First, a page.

higher priority task affects reception process over UART in a lower priority task (STM32f429 Discovery)

thyanger wrote on Wednesday, July 29, 2015:

Hi everybody,

I am facing a problem with a reception process: I have an stm32f429
discovery connected to a gsm/gps module held on an evaluation board. The
communication between the discovery and the module take place via UART. I am
using STM32Cube_FW_F4_V1.5.0 along with FreeRTOS V8.1.2 and everything is
developped on Eclipse Mars.

In my application I need to access to the Internet via gsm, then login to a
remote server and send some info to it. Therefore, I arranged everithing as
there are two tasks, say A (the low level task) and B (the application
task). Basicly, task A must ensure to task B that the module is powered on,
the SIM PIN is inserted, the AP is configured and the module is connected to
the Internet. On the other hand, task B waits for task A to notify that the
module is ready in the meaning I just explained.

Both task A and B implements two corresponding finite state machines. So, at
the beginning task A goes to the UNKNOWN state while task B goes to the IDLE

Then, task A send some AT commands to the module and waits for the responses
in order understand which is the module state. Then based on this knowledge,
it performs some actions to bring the module fully operative for task B. The
transmission/reception is obtained by means of the HALs functions
HAL_UART_Transmit_IT/HAL_UART_Receive, and the first is non-blocking while
the second is blocking with a timeout. The transmission is non-blocking
since the module replies very rapidly.

In the beginning the reception was puzzling. In the reception buffer I was
always finding odd chars, like due to something that was interrupting the
reception many times. Debugging (with the STATEViewer plugin) I came up with
the idea that that could be related to the fact that task A and B had the
same priority and then I tried to assign a higher priority (wrt task B) to
task A and everything worked fine. Based on this, I put some
osThreadSetPriority(), which is provided by ST within STM32Cube/cmsis_os.c,
in task A and B: when task A ends its job and notify to task B that it can
leave the IDLE state, then task B start performing some
HAL_UART_Transmit_IT/HAL_UART_Receive calls and therefore it needs to have
its priority higher than that of task A.

My question is: is this solution correct? Is really the reception process
integrity related with the task priority? There are many other tasks in my
application, and I started developping by assigning equal priority to
everyone leaving the “tuning” in the end because of the lack of time. But
now it seems that this approach could bring to a bad behavior. What if two
tasks must perform transmission/reception via different peripherals?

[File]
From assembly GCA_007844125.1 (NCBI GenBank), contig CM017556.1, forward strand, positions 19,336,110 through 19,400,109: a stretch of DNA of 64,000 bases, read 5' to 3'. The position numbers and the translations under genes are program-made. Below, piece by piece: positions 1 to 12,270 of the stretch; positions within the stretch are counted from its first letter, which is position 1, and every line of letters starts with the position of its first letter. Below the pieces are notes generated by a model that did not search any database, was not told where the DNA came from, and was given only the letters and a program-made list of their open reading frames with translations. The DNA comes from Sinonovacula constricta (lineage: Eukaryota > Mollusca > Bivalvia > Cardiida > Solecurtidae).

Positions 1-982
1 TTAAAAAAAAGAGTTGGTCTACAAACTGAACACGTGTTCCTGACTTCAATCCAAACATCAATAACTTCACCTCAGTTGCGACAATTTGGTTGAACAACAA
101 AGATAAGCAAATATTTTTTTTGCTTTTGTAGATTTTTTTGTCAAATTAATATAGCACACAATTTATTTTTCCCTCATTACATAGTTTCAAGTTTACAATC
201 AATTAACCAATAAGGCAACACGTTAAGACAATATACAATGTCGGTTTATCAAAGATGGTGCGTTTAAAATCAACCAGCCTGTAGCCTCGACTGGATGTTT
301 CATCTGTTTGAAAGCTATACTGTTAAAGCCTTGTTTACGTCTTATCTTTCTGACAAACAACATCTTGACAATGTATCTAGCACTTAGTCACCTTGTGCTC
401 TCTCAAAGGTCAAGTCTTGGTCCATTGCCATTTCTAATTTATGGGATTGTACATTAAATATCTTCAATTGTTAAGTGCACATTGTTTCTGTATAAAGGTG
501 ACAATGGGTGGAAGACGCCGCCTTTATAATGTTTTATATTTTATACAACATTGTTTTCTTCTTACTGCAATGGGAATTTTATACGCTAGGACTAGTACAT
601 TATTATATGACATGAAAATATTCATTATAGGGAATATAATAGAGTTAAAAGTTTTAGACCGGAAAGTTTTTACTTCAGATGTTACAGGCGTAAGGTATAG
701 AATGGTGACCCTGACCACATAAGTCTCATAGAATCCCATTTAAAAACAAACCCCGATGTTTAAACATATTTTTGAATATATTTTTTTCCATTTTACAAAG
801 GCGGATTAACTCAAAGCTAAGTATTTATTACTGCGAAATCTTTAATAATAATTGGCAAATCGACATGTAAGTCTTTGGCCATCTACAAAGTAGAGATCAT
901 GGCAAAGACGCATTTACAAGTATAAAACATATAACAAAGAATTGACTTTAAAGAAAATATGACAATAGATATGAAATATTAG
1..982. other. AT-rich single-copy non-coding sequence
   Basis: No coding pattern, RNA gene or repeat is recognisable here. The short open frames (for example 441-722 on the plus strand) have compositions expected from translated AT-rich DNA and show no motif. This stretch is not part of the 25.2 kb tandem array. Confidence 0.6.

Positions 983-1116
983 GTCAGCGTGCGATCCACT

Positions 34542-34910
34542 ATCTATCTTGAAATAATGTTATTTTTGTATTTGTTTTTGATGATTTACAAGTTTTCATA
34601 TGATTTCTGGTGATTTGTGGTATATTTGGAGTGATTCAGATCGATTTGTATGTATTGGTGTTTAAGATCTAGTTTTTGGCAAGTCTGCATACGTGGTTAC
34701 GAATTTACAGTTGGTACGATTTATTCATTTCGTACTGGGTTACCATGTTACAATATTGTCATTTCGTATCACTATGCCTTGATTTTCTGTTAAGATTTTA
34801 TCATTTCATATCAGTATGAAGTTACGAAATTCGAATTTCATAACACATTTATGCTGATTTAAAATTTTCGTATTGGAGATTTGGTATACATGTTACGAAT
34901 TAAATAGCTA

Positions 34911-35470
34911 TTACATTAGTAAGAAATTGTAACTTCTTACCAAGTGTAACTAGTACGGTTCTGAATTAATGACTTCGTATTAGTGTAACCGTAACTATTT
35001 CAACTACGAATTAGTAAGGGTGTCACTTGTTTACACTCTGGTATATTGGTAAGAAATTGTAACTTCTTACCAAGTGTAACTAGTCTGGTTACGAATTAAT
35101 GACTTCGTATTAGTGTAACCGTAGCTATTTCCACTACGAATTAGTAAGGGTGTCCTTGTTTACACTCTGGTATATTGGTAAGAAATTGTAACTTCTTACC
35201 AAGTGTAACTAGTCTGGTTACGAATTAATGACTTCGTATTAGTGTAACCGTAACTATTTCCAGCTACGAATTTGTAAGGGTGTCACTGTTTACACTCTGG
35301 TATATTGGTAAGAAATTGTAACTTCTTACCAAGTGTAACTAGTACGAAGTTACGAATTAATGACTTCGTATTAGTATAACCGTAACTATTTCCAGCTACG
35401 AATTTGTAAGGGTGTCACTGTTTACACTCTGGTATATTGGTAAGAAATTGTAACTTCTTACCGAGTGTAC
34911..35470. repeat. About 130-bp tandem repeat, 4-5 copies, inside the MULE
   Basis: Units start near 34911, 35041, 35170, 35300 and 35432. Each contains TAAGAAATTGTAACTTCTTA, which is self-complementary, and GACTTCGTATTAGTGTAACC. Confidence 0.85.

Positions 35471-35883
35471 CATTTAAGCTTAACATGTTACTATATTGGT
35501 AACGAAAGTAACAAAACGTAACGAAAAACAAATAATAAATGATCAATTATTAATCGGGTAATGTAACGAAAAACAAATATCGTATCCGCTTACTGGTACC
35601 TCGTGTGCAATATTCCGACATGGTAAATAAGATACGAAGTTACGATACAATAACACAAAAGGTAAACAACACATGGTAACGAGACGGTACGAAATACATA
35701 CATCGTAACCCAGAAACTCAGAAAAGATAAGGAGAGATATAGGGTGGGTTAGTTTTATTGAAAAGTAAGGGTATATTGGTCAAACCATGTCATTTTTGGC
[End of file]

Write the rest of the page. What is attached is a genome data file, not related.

Thank you for the advice and regards.

heinbali01 wrote on Wednesday, July 29, 2015:

Hi Valerio,

I’m not sure what osThreadSetPriority() does, I’d normally use the FreeRTOS equivalents: setting the priority parameter in xTaskCreate() or calling vTaskPrioritySet().

Do you really have two task that must work continuously? That is quiet rare.
If you want a task to respond quickly, you might see if it can be woken up with an interrupt, or else have it sleep for short periods of time (use e.g. vTaskDelay()).

The following would be a simple IRQ handler that sets a semaphore to wake up a task:

    void Some_IRQHandler(void)
    BaseType_t xHigherPriorityTaskWoken = 0;

        if( xSemaphore != NULL )
            xSemaphoreGiveFromISR( xSemaphore, &xHigherPriorityTaskWoken );
        portYIELD_FROM_ISR( xHigherPriorityTaskWoken );

It is possible to have two or more tasks work continuously by giving them the same FreeRTOS priority. But remember that tasks with a lower priority will probably never get attention.

The correctness of the receiving task should not depend on its priority. Is it polling for data? Interrupt driven?
How does it forward the received data to the application?
Can you show some source code?


thyanger wrote on Wednesday, July 29, 2015:

Hi Hein,

thank you for the response. Firstly, it looks that this https://sourceforge.net/p/freertos/discussion/382005/thread/845cdccf/ answer to my questions.

Saying that, the transmission is achieved in nonblocking mode with interrupts, but the reception is achieved in blocking mode with polling. I chose polling for reception because it was the fastest way to me to achieve what I wanted to do. osThreadSetPriority() simply wraps vTaskPrioritySet() to comply with the ST API style and it is provided by ST within STM32Cube which is a set of libraries to “simplify” developers’ life.

So, basicly, the solution I implemented is what you use to do, if I well understood.

In the case I mentioned, you’re right task A and B do not need to continuously work, at least in the implementation I described. Indeed, by means of dynamicly assigning priorities to tasks, I ensure the task A is working continuously at the startup, when task B, and neither A, does not know which is the module state (is the module powered on? is the module connected to the internet?). When task A has determined the module state, then its priority is decreased whilst that of task B is increased. However, in a more refined implementation, which I still have to think about it, it is very likely task A and B should run continuously, but I am not sure.

Furthermore, the complete application shall have some tasks running real-time. These tasks will be basicly handling I/O with other peripherals and they will have the same priority. And one of them shall do critical computations.

Since I am a newbie of embedded programming and realtime questions, I’d like to have an insight in order to do correct things in the future development.

Sorry, I did not understand how to properly post the code (this is my first post) by reading “Formatting Help”, maybe you can give me some hints :).